Gudiel Álvarez et al. (“Diario Militar”) v. Guatemala
Children/Youth | Indigenous Peoples | Women and Girls | Right to Know the Truth | Duty to Investigate
The Court noted that, as part of the State’s counterinsurgency policy, enforced disappearances were intended to disrupt movements or organisations identified by the State as favourable to the “insurgency” and to instil fear in the population. The Court established that in cases of enforced disappearance where there are indications that the victim may be deceased, the confirmation of whether this has in fact occurred, and thus the cessation of the disappearance, necessarily entails the recovery of the remains and the establishment of the identity of the person to whom they belong, through an expert examination by a competent professional. The Court recognised that disappearances involve the violation of all the rights that the person is unable to exercise, including in relation to the right to indigenous identity. As long as the remains are not identified, the enforced disappearance continues. The Court considered that the failure to investigate the complaint of rape entails a violation of the obligation to guarantee personal integrity, which includes the protection of sexual life.
September 20, 2012
Article 1(1) [ACHR], Article 3 [ACHR], Article 4(1) [ACHR], Article 5(1) [ACHR], Article 5(2) [ACHR], Article 7 [ACHR], Article 7(1) [ACHR], Article 8(1) [ACHR], Article 16(1) [ACHR], Article 17 [ACHR], Article 19 [ACHR], Article 22 [ACHR], Article 25(1) [ACHR], Article 1(a) [IACFDP], Article 1(b) [IACFDP], Article 11 [IACFDP], Article 1 [IACPPT], Article 6 [IACPPT], Article 8 [IACPPT], Article 7(b) [IACPPEVW]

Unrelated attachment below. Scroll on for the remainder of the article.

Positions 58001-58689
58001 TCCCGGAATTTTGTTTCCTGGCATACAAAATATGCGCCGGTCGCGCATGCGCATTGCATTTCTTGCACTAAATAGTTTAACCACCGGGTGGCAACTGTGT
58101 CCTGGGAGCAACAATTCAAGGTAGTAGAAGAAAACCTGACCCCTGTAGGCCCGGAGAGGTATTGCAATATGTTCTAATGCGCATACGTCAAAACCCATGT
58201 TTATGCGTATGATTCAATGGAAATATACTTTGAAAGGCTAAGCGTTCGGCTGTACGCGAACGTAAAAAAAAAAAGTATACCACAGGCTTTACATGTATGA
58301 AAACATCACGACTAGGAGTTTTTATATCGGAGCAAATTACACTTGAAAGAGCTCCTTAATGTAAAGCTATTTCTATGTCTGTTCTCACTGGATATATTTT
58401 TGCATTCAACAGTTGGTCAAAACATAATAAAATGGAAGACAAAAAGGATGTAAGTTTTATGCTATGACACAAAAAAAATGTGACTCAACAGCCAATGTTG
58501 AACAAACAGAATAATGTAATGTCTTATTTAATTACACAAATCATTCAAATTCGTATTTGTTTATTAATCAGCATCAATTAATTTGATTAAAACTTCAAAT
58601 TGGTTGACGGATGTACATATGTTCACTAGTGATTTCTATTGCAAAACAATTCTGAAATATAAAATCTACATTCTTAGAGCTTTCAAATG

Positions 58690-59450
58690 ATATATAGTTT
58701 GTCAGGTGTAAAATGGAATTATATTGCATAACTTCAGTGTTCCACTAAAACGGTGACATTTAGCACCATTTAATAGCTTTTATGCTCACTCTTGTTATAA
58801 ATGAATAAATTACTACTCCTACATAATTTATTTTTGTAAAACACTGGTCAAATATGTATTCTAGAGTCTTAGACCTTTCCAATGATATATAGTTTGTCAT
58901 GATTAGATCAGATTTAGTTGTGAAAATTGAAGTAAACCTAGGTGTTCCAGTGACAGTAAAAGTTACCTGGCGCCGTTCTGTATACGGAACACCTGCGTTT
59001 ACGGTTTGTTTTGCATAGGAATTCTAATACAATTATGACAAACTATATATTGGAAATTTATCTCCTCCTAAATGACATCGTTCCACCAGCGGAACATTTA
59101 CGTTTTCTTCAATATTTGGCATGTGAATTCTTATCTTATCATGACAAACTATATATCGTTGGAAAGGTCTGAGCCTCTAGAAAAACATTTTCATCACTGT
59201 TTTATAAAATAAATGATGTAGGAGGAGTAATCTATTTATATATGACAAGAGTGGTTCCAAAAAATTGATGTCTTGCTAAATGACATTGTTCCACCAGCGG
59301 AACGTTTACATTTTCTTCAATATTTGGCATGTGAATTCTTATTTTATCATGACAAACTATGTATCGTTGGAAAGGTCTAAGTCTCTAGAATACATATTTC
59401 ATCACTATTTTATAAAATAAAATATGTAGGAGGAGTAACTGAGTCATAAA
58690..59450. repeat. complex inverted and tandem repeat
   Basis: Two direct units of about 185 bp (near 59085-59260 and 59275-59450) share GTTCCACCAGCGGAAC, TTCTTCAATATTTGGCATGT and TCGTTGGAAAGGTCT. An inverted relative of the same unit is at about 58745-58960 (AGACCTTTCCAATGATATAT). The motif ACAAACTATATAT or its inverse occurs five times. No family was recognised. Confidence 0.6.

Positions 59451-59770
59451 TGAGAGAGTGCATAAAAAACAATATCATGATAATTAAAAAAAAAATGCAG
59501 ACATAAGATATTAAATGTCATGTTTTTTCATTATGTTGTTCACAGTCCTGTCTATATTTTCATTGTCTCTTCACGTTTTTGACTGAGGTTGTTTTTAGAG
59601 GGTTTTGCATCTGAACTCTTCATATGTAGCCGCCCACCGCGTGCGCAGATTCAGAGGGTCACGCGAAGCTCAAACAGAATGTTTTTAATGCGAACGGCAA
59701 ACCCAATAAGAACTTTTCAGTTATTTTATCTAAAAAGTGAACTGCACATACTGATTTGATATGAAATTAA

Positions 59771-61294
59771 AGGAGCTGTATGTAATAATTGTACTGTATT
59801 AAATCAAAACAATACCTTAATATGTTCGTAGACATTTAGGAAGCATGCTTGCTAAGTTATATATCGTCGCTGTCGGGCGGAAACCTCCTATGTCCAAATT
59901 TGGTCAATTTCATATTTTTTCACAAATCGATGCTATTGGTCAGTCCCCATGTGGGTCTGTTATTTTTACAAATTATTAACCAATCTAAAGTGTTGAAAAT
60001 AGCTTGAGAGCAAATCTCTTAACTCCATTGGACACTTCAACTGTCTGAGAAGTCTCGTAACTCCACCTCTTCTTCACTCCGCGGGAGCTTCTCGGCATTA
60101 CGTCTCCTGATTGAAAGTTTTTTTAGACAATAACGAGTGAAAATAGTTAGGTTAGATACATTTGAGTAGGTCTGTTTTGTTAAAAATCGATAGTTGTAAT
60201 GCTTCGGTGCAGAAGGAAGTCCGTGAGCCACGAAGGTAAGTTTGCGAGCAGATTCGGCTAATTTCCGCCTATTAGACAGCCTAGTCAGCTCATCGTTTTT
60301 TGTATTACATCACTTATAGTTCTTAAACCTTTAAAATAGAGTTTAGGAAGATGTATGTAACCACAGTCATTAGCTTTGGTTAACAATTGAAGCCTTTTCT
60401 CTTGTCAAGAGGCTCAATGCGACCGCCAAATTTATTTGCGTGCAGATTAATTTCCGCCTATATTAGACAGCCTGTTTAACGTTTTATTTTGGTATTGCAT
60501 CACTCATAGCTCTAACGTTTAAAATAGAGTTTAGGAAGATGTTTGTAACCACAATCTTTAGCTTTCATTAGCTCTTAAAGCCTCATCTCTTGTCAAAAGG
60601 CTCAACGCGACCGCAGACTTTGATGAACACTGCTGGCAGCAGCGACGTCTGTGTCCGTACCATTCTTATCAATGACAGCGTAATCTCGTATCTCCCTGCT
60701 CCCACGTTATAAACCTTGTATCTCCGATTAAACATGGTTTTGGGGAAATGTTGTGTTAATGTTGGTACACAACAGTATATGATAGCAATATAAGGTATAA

Articles not violated / not dealt with
Article 13 [ACHR], Article 23 [ACHR]
Facts of the Case
The case concerns the enforced disappearances of 26 persons recorded in a Guatemalan military intelligence document known as the "Diario Militar", including two minors and two indigenous persons. These disappearances occurred between 1983 and 1985 within the context of the internal armed conflict in Guatemala. The case also deals with the lack of an effective investigation into these disappearances. In 2003 the Guatemalan Forensic Anthropology Foundation, acting as an expert witness for the Public Prosecutor's Office, began exhumations of a grave found in a former military detachment on 22 November 2011. The Foundation identified the remains of two of the disappeared victims in this case. In addition, the "Diario Militar" shows the detention of Mr. Rudy Gustavo Figueroa Muñoz, whose body was found months later in December 1984, on the street near his parents' house. Other victims in the case include the detention and torture of two children - Wendy and Igor Santizo Méndez - at the time of their mother's arrest, as well as the rape of Wendy and mock executions in the case of Igor.